The biggest challenge facing the GAA currently is the erosion of the player base in rural clubs. This is proving to be a major difficulty for so many clubs and it’s only a matter of time before some parishes will have no GAA club. Some people will find this hard to believe but it’s coming faster than we know. As a community organisation it was the GAA that helped build parishes in every part of Ireland. That sense of pride was developed and the rivalry between local clubs secured the long term future for the games.
Divisional championships were played and they carried such importance, here in Limerick the West Championship and the East Championship meant so much and a winner’s medal was a major honour. That has long since gone; these divisions were once hurling strongholds but that’s sadly no longer the case.
I know of many clubs in Limerick that have great fears for the future. The same people are trying to keep the games alive. They have done so for many years but with few players the future looks very dim. In so many ways Croke Park has sold the influence of the club to corporate Ireland. Greed has seen them allow sponsors dictate the future of clubs.
There was a time when tickets were sold only through clubs but now Croke Park allows one particular supermarket sell tickets for major games. This is not right but Croke Park has sold out and by doing so weakened the role and influence of the local club. Congress is now a controlled exercise and the role of the club is very much weakened here.
The GAA was once driven from the bottom up but it’s now a case of from the top down. Ireland needs a strong GAA base at local now more than ever. Rural Ireland is in decline, post offices, Garda station have closed and it’s only a matter of time before parishes will be without a priest. Croke Park needs to assist clubs not put obstacles in their way and action is needed now.
Frost looks a good fit for the Munster job
Last Friday night Clare man Robert Frost took over as Chairman of the Munster Council and he was barely in the seat when he referred to the importance of the club and, in particular, the junior clubs who, he said, play such an important part in the Gaelic Athletic Association.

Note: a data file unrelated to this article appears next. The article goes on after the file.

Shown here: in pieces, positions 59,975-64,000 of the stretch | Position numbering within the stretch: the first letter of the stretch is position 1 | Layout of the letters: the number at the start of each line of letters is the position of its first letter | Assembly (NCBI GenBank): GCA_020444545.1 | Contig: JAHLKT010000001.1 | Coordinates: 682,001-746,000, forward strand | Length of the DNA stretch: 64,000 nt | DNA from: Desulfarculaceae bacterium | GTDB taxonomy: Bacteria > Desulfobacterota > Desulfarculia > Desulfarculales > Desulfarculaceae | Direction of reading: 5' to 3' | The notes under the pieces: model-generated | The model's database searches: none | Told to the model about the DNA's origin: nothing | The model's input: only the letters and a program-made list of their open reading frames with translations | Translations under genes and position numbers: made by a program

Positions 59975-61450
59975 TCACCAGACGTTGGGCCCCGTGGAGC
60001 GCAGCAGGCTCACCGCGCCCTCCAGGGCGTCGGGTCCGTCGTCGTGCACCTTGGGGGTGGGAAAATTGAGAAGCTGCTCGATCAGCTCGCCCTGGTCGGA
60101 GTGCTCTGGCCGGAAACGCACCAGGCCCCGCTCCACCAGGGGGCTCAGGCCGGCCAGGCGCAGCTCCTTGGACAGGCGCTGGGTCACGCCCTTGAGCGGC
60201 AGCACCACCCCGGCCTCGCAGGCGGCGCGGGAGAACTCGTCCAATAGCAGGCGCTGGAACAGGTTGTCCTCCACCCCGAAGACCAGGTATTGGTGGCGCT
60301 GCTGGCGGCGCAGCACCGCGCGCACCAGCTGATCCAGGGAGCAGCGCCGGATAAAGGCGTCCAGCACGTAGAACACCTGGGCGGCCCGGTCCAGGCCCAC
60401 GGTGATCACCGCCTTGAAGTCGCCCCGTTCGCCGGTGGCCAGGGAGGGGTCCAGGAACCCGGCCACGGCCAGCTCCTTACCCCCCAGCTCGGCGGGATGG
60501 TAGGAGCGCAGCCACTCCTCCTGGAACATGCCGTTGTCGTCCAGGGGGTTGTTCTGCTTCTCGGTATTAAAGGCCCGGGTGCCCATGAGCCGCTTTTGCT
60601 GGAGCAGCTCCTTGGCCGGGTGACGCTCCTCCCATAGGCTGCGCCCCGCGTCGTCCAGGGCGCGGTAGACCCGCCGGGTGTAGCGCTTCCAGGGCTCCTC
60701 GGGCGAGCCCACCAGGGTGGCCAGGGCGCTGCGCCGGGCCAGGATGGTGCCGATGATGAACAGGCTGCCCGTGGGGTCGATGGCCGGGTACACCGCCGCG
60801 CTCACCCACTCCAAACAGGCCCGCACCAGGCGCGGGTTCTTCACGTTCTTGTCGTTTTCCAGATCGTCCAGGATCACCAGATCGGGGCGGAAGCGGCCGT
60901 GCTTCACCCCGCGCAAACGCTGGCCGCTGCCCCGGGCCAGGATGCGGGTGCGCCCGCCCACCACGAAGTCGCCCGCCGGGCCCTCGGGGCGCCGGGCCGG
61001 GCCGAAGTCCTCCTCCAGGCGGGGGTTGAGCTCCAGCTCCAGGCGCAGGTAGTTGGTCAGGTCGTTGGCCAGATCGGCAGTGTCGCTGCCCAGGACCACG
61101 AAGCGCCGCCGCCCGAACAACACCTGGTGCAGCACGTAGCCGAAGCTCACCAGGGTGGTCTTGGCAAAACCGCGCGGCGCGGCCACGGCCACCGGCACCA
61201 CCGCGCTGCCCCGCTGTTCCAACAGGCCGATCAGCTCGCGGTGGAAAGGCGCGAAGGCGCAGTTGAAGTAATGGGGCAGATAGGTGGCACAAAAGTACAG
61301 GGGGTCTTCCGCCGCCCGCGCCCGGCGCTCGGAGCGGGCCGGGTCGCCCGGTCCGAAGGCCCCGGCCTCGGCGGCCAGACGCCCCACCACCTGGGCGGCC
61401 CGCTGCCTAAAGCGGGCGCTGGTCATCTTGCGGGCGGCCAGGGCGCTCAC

Frost has had a lifelong association with the GAA and his rise to high office comes after many dedicated years working at various levels. Limerick failed to support Robert Frost when he went for Vice Chairman three years ago.
It was a very poor decision given that Frost only needed one other county and it was only a matter of time before he got the nod.
Limerick would have secured the post of Vice Chairman now if they had backed the Clare man. Limerick County Board have a poor habit of backing the wrong horse when it comes to big positions.
Speaking this week to sideline view the Munster Council Chairman said, “I know the struggle small clubs are going through. Such clubs have made a huge contribution to the GAA and it’s so important that we do all in our power to help them. Bigger clubs in cities have a major advantage and the playing base for rural clubs is declining.
“Players are moving towards cities in a bid to get work and that will present difficulties for their home clubs”.
Robert Frost knows well the difficulties facing small clubs and I got the sense that he will make it a priority during his term as Chairman.
Limerick in the mix for football promotion
The Limerick footballers showed superb grit last Sunday when they pulled off a great result against Offaly away.
As I mentioned last week the team are short some players due to injuries but once again those on the field produced a telling result to win back to back games.
Ian Ryan and Ger Collins were back in action last Sunday but some of the new young players are making a major contribution and that can only be good come championship time.
Another win would put Limerick in with a cracking chance of promotion and that would be a superb outcome.